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Taste Of Chicago, Summer Fests Slashing Fees, Offering Incentives To Lure Restaurants Struggling With Staff Shortages

Without enough staff, restaurants are opting out of fests. The city's summer fests are offering stipends, ending tickets and finding workers to help more vendors participate.

The City of Chicago's Department of Cultural Affairs and Special Events hosts a Pop-Up Taste Of Englewood, neighborhood food festival in Chicago’s West Englewood community, featuring live entertainment, DJ's, dancing, arts and crafts and vendors selling a variety of food; July, 2021.
DCASE Chicago

CITYWIDE — Chicago’s summer festivals are seeing fewer restaurants signing up as vendors as staff shortages continue to ravage the hospitality industry.

In an effort to attract more vendors, Taste of Chicago, the city’s most recognized and largest food festival, slashed fees, ended its longtime ticketing system and is offering stipends to participate in mini-fests to the neighborhoods. At Taste of Randolph, a West Loop street fest, organizers even helped vendors find staff to work the fest.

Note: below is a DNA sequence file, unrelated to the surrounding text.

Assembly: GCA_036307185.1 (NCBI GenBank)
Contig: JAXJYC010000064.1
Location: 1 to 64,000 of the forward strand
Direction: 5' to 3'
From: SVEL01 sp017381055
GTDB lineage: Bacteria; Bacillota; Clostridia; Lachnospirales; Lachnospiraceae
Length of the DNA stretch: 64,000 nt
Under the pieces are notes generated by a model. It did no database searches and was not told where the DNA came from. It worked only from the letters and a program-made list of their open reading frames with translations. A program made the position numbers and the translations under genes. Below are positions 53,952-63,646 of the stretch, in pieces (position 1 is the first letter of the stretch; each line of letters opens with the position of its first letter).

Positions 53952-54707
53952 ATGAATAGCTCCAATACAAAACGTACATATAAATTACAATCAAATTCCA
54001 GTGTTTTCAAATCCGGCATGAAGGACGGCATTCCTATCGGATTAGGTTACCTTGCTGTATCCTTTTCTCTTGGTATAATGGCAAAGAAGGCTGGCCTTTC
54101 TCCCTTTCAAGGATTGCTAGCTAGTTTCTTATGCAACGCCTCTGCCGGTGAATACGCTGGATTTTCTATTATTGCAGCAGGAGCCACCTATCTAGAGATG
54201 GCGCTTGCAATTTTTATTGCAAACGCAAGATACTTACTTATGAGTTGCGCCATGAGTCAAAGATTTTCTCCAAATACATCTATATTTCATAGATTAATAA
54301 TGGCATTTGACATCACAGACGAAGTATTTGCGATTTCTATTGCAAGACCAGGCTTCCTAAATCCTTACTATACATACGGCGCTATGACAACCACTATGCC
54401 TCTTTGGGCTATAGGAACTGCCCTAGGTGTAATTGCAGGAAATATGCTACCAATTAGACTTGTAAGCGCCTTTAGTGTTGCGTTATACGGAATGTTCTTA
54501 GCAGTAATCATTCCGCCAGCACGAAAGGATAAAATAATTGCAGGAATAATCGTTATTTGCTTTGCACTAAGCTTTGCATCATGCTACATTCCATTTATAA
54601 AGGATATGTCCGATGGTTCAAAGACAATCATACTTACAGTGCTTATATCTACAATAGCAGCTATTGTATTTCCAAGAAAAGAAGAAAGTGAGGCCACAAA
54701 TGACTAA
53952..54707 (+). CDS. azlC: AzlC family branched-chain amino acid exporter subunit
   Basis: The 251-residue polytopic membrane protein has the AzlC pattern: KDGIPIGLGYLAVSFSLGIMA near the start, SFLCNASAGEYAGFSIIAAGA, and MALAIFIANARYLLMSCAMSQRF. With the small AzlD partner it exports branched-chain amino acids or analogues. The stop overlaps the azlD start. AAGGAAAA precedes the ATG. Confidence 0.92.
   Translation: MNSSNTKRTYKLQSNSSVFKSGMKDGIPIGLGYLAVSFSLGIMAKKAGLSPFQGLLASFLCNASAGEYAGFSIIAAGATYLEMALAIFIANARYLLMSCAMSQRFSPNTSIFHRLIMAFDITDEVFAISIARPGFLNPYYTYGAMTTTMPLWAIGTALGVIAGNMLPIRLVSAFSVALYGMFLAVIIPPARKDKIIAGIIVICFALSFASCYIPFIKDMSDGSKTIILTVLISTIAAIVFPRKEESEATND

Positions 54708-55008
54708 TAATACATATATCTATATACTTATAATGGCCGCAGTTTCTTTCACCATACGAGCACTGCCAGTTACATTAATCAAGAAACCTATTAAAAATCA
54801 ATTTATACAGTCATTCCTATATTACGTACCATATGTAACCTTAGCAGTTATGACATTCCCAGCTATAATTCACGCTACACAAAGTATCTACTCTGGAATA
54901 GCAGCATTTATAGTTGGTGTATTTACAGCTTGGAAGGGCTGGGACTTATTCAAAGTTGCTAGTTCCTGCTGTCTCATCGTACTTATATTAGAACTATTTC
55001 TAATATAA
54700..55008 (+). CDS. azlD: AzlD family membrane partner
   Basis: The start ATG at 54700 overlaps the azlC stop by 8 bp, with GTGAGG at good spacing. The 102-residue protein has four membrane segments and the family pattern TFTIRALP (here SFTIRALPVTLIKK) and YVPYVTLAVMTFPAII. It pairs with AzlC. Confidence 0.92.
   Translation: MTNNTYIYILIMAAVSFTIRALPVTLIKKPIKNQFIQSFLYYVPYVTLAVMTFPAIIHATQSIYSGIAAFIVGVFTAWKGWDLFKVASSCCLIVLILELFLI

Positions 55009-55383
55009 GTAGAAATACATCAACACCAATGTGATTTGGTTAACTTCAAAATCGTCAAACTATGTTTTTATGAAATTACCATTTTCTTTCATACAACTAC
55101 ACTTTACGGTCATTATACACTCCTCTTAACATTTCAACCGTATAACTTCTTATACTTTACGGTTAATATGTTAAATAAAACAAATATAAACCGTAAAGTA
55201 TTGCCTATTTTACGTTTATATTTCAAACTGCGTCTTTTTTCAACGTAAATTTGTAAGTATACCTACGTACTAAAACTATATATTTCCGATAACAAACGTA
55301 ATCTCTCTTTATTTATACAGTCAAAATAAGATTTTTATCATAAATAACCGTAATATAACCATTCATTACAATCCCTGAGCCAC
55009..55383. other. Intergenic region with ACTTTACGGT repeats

Ahead of this year’s Taste, programmer Neal Heitz said they planned with staffing shortages and supply chain issues in mind, creating a “bite-sized” event bringing 30-35 vendors Downtown instead of the 50 vendors the fest featured in years past.

“It’s about all anybody can chew,” Heitz said of restaurants’ struggles.

For vendors participating in the Grant Park fest, organizers slashed fees — $1,000 for a fest spot instead of the $3,000 it’s cost in years past. The price includes a tent, chairs, electricity, ice and propane, which vendors used to have to pay for separately.

Organizers did away with the Taste’s longtime ticketing system, too. Now, instead of buying tickets through the event organizers to redeem at food stalls for food, festival goers will pay food vendors directly.

“This allows the vendors to be [enticed] because they are going to be able to keep all of their profits,” Heitz said.